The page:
Wednesday, June 28, 2017

new idea for TEF

The Teaching Excellence Framework (TEF) attempts to measure teaching quality by looking at a collection of metrics obtained from universities, and universities recently received (provisional) gold/silver/bronze ratings. Metrics include NSS scores, dropout rates, and employment destinations. An article in the Times Higher on “what makes a gold university”, notes that TEF scores correlate poorly with REF scores but well with NSS scores. An article in the Guardian noted “critics argue that none of the indicators directly measure teaching quality”. Here, I suggest as a new metric, the salaries of people doing the teaching.

I thought of this metric from reading the Guardian article, which quotes Universities minister Jo Johnson as saying that TEF is supposed to give teaching the same status as research. Salary is a good measure of status. As a measure of quality, the general principle (of judging the value of something in terms of what you put in rather than what you get out) is widespread elsewhere: institutions measure research in terms of research funding received, and similarly, buildings, other infrastructure projects, and company bosses are commonly described in terms of their cost (treating cost as a proxy for value, or quality).

Specifically, I recommend using the median salary of members of staff involved with teaching. (Note, I suggest the median, not the mean.) Concerning what it should mean to be involved with teaching, there are various options, since the median is fairly robust to tampering with the data. One option is to just let every member of staff assess the extent of his/her own level of teaching as a fraction of their work.

Overall, the effect of this metric would be to encourage universities to save money on central administration and other expenses. Talking of which, this Guardian article on the high profit margins in academic publishing is well worth reading. It does a good job of explaining the historic background to the problem, and the bad incentives that cause so much to be spent on academic journals.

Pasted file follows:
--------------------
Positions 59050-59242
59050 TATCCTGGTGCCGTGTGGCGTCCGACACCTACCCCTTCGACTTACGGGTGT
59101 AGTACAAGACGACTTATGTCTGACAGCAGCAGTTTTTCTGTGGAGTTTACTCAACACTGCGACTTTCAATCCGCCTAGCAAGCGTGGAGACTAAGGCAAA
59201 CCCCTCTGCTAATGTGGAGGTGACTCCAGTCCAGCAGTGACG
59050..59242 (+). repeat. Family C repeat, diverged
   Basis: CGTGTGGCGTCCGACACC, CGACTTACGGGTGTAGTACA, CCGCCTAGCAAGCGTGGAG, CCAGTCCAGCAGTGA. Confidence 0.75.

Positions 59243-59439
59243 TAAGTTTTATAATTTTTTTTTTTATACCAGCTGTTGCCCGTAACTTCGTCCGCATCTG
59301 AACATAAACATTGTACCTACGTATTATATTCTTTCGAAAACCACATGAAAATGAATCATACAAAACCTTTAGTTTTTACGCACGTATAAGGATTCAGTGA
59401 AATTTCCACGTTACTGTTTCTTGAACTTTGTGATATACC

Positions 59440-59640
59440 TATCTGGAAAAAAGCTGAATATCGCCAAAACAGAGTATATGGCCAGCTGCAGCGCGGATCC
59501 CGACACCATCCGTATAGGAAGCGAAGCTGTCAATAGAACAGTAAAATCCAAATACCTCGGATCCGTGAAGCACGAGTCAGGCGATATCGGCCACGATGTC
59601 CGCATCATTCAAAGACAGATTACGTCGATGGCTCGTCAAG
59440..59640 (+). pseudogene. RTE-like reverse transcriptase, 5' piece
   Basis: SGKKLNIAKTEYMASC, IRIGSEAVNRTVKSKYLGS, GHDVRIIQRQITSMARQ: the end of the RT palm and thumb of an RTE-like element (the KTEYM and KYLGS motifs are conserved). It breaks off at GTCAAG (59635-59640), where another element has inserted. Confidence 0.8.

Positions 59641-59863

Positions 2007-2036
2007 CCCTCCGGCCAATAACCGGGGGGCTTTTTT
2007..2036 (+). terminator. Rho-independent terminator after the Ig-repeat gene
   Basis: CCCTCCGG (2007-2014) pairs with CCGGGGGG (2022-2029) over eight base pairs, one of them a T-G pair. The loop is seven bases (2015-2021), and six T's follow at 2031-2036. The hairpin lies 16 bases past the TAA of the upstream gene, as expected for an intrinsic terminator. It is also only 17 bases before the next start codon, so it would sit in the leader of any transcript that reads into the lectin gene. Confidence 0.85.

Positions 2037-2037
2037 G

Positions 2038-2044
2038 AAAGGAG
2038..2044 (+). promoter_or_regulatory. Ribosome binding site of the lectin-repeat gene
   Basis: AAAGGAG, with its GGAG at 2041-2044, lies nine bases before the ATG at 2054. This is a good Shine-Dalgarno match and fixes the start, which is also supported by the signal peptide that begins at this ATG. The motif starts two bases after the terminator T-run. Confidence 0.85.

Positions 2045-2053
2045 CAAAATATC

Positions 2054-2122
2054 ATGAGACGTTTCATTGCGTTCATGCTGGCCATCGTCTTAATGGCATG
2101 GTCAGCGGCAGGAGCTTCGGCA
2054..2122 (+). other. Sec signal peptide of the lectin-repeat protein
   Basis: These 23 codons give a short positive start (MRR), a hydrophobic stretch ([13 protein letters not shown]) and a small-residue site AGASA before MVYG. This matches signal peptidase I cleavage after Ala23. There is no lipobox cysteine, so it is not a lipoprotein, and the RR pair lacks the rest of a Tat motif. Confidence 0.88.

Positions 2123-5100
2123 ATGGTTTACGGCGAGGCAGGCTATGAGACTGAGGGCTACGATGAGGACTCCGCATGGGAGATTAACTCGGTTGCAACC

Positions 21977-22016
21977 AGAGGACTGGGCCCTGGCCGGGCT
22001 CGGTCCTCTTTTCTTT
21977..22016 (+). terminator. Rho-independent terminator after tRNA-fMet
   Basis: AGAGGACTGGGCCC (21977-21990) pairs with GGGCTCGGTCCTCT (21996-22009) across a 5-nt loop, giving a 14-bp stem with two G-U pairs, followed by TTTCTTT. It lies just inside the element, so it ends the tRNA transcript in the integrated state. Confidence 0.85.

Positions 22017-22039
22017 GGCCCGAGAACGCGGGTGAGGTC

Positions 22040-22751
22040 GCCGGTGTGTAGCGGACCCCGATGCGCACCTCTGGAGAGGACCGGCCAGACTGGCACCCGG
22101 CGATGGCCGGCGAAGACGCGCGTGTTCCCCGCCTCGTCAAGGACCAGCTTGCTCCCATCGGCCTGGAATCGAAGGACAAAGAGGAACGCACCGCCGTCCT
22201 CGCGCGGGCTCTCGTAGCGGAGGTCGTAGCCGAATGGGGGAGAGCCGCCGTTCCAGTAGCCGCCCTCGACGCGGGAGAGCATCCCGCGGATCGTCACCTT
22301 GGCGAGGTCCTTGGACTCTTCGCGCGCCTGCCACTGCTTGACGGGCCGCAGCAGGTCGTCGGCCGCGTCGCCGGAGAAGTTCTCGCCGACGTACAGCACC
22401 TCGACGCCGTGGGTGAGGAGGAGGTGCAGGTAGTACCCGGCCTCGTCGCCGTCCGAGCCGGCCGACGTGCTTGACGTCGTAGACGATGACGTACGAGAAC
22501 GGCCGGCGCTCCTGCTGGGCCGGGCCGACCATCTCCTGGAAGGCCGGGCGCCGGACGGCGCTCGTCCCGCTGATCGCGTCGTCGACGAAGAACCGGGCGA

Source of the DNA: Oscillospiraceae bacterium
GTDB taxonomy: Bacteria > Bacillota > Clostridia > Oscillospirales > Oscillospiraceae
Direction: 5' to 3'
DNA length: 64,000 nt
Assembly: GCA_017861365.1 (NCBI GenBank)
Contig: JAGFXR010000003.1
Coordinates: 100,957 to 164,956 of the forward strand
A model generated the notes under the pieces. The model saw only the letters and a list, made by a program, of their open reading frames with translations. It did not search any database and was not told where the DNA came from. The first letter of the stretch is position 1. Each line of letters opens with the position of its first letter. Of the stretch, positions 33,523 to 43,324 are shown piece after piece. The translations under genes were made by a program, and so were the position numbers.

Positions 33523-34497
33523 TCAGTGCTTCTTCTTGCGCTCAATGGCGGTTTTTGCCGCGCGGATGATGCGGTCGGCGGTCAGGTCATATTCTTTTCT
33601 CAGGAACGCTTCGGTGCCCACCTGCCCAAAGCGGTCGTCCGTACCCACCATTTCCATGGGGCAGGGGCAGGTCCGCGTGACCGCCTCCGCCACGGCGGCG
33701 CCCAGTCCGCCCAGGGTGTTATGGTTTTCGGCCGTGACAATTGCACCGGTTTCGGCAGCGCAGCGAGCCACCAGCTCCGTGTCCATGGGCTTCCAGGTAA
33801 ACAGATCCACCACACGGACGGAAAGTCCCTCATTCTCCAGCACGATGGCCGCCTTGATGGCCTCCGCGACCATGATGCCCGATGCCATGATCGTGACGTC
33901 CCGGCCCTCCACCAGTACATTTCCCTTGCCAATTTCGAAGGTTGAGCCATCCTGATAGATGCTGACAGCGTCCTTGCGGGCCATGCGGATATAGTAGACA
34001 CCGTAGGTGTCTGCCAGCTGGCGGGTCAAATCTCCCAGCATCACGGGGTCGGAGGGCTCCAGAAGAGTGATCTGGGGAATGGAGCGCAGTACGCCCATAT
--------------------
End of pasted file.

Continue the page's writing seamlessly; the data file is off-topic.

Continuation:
Friday, June 09, 2017

Brexit and Rubinstein’s bargaining model

A Google search for Brexit and game theory finds a number of web pages that discuss models of the negotiation process, constructing payoff matrices in which the parties to the negotiation choose to cooperate (or not) over issues such as free movement of people; these models aim to predict the outcome of the negotiations. The models are rather simplistic, but are probably more realistic than the efforts by certain members of government to treat Brexit as a game of poker.

Rubinstein’s classic paper Perfect Equilibrium in a Bargaining Model (wikipedia page) models a negotiation between 2 players who have to share a pie; there is no limit on the number of rounds, but there’s a cost of delaying, which in one version consists of a player’s discounting factor, which is the rate at which the value of (a share of) the pie goes to zero, each time a round of bargaining takes place without agreement. It could possibly be taken to represent a situation following the March 2019 deadline, supposing that no agreement has been reached, and both sides suffer ongoing economic costs while an agreement is being constructed. The “pie” would consist of the collection of (many) issues that have to be resolved in favour of one side or the other.

Suppose player 1 (the UK) has a discounting factor δ1 and player 2 (the EU) has discounting factor δ2. (δi denotes the fraction of value of remaining after a round, not the fraction lost.) According to the model, the UK’s share of the pie should be (1-δ2)/(1-δ1δ2). It just remains for us to decide the values of these discounting factors, and we’re in good shape to figure out what share of the pie the UK should accept before the deadline expires.

According to this page, Britain depends on the EU for half of its exports, while Britain accounts for only one-sixth of Europe’s. If we give the UK a discounting factor of 1/2 and the EU a discounting factor of 5/6, we get that the UK should receive 2/7 of the pie — so, not the lion’s share. Still, those discounting factors may look harsh; there’s more to life than exports to our geographical neighbours. Let’s average them with 1, and use δ1=3/4 and δ2=11/12. In that case, the UK’s share of the pie unfortunately goes down to 4/15, and I don’t think it gets any better when you adjust them further! To conclude, the UK should cave in on most of the issues that need to be resolved in a Brexit settlement. As the above-mentioned web page notes (based on a different model): The EU has an incentive to offer a bad deal, and the UK has an incentive to take it.